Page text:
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Title:
Frederick citizen. : (Frederick City, Md.) 1890-1895
Place of publication:
Frederick City, Md.
Geographic coverage:
  • Frederick, Frederick, Maryland  |  View more titles from this: City County, State
Publisher:
Baughman Bros.
Dates of publication:
1890-1895
Description:
  • -v. 74, no. 33 (Feb. 22, 1895).
  • Began in 1890.
Frequency:
Weekly
Language:
  • English
Subjects:
  • Frederick (Md.)--Newspapers.
  • Maryland--Frederick.--fast--(OCoLC)fst01206793
Notes:
  • Archived issues are available in digital format from the Library of Congress Chronicling America online collection.
  • Description based on: Vol. 69, no. 23 (Dec. 12, 1890).
LCCN:
sn 90057160
OCLC:
21867050
ISSN:
2643-7716
Preceding Titles:
Succeeding Titles:
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Frederick citizen. January 4, 1895 , Image 1

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Frederick Citizen and The Citizen

Several generations of the Baughman family of Frederick County, Maryland were associated with the weekly Frederick Citizen (1890-1895) and later The Citizen (1895-1923) newspaper beginning with John W. Baughman (1815-1872), who acquired it in 1844. Sons J. William Baughman (1846-1914) and Louis Victor Baughman (1845-1906) took over as editors and publishers of The Citizen in 1872. A third brother, Charles H. Baughman and his son C. Francis Baughman assumed control of The Citizen in 1906 and continued operations until it ceased publication in 1923.

During the Civil War, John W. Baughman's insistent pro-Confederate editorial stance displeased military authorities who banned the paper and forced the Baughman family into southern exile from Frederick. Their situation was made even more precarious by the service of Louis Victor Baughman in the Confederate cavalry. Frederick literally paid a heavy price during the war when local leaders saved the town from destruction in 1864 by raising $200,000 in cash and supplies after the invading Confederate General Jubal Early demanded that sum as ransom. After the Baughman family returned in 1865, and despite its location in a Republican Party stronghold, The Citizen resumed publication and continued its support for the Democratic Party. Louis Victor Baughman became a leader in both the state and national party organizations and was elected to two terms as the Maryland State Comptroller of the Treasury. He also served as president of the Chesapeake and Ohio Canal, and was president of the Frederick, Northern & Gettysburg Electric Railway Company. Baughman married Helen Abell, the daughter of Arunah S. Abell and founder of the Baltimore's The Sun newspaper, in 1881.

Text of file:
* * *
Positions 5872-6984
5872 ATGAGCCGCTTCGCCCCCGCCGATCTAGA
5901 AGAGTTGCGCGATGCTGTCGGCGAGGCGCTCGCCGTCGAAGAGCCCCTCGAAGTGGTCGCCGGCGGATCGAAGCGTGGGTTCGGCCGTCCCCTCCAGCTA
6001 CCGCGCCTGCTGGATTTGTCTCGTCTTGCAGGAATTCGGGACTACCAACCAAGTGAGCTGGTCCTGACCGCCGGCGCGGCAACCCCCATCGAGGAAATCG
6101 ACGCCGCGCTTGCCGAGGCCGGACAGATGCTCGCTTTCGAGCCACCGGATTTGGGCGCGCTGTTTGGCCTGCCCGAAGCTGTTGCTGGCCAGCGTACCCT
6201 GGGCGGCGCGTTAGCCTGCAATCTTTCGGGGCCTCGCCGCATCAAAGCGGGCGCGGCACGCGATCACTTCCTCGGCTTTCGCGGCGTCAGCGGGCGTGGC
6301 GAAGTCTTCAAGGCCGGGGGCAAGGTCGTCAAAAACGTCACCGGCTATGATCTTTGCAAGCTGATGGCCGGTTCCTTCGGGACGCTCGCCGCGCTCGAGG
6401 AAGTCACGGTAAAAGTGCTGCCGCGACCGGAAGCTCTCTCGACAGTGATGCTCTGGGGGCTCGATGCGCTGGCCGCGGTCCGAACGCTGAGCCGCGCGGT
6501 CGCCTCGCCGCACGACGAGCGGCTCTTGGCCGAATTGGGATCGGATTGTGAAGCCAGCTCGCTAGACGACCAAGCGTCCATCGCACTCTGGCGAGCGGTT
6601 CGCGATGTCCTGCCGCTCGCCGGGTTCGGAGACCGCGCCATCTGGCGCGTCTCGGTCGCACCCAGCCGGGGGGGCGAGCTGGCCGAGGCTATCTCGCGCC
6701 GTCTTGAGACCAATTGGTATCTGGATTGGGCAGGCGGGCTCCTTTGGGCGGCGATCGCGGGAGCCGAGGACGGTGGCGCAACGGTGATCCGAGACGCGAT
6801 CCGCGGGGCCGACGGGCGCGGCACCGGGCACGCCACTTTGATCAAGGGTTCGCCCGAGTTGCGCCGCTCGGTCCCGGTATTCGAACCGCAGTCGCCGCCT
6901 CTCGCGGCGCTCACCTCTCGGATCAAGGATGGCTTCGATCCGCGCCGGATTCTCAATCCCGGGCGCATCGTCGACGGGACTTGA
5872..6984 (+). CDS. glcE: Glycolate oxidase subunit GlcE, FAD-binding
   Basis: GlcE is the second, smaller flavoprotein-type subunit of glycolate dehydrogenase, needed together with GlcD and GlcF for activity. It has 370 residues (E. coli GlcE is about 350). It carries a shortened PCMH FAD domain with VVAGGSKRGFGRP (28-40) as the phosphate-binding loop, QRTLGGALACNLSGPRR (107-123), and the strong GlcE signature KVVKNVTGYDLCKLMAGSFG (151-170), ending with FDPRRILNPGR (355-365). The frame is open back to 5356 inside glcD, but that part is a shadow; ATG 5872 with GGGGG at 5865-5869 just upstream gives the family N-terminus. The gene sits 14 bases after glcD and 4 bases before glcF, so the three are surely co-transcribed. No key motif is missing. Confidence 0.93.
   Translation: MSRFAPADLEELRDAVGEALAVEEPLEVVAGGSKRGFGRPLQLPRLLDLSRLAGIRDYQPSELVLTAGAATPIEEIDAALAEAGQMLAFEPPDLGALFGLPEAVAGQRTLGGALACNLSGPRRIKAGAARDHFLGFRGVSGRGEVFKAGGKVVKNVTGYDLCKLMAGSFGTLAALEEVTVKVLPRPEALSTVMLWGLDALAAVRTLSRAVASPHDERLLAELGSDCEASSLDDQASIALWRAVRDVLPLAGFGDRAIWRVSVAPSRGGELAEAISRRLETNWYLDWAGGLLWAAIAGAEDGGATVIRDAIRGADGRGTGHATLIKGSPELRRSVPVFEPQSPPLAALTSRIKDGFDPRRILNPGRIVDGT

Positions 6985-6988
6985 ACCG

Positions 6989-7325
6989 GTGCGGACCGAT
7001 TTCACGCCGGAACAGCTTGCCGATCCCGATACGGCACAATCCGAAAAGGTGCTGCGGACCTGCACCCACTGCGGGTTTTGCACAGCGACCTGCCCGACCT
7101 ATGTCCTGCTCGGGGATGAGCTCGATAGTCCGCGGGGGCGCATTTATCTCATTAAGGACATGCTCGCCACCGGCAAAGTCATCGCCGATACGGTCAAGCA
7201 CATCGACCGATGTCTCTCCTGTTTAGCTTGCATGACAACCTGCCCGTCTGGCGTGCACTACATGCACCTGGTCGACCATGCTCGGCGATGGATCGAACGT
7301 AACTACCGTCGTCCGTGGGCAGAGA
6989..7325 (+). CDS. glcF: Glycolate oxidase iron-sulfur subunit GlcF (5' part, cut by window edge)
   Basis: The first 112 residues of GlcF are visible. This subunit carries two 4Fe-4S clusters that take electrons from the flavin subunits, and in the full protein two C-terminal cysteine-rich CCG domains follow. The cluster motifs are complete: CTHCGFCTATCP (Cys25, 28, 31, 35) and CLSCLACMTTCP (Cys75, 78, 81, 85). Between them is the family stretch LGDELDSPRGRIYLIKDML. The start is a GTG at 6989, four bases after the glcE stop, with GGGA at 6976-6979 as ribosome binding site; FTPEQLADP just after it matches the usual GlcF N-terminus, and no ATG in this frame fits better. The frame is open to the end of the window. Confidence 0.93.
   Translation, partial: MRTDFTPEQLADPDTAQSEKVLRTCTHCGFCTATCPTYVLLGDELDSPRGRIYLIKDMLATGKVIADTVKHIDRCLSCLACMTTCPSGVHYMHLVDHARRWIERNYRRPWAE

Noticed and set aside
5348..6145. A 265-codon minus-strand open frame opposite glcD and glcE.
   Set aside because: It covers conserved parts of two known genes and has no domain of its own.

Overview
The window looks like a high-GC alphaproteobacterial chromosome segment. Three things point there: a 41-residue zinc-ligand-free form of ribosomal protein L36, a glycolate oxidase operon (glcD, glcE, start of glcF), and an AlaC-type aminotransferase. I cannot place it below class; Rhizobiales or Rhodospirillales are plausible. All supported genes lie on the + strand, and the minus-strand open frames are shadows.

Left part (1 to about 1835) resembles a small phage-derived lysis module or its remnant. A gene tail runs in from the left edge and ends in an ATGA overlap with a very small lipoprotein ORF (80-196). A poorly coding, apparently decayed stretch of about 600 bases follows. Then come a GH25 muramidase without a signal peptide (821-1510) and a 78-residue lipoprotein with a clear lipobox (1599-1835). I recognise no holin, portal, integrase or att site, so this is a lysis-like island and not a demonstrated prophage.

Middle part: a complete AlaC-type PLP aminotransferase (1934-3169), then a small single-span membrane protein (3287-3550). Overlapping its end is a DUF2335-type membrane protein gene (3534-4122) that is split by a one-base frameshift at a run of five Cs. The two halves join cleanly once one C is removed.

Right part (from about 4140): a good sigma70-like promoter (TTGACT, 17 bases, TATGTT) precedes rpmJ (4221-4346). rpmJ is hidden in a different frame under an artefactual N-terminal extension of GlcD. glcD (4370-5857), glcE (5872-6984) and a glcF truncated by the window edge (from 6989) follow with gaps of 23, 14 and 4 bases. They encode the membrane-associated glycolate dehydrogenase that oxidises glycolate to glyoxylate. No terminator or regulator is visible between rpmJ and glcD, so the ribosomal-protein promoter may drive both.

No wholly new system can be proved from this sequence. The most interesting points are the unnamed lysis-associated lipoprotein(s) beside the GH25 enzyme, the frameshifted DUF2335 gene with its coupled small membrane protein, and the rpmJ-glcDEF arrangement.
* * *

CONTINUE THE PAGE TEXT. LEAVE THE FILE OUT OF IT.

The Frederick Citizen was typical of weekly papers in rural Maryland with coverage that appealed to farmers while also documenting events in a provincial town. Settled primarily by German immigrants in the mid-eighteenth century, Frederick prospered due to its location in a rich agricultural region. It also was home to two notable educational institutions, the Maryland School for the Deaf established in 1868, and Hood College, which opened its doors as a women's college in 1893. The Citizen chronicled the growth of these institutions, and kept its readers abreast of developments in a business community of small manufacturers and retail establishments. This was supplemented with rural advice, local news, serialized fiction, and ads for farming products. The colorful Louis Victor Baughman provided content for his newspaper through his various sporting interests. His Poplar Terrace estate outside of town has its own casino and horse track, and beginning in the 1880s, he indulged his interest in bicycling by hosting races.

In light of its regressive stand on racial equality, The Citizen did not report on Frederick's Black community, except within the crime reports section. Information about thriving businesses and institutions catering to the religious, social, and cultural interests of African Americans was supplied by its competitors, the Frederick Post and Afro-American Speaker, a short-lived weekly.

Provided by: University of Maryland, College Park, MD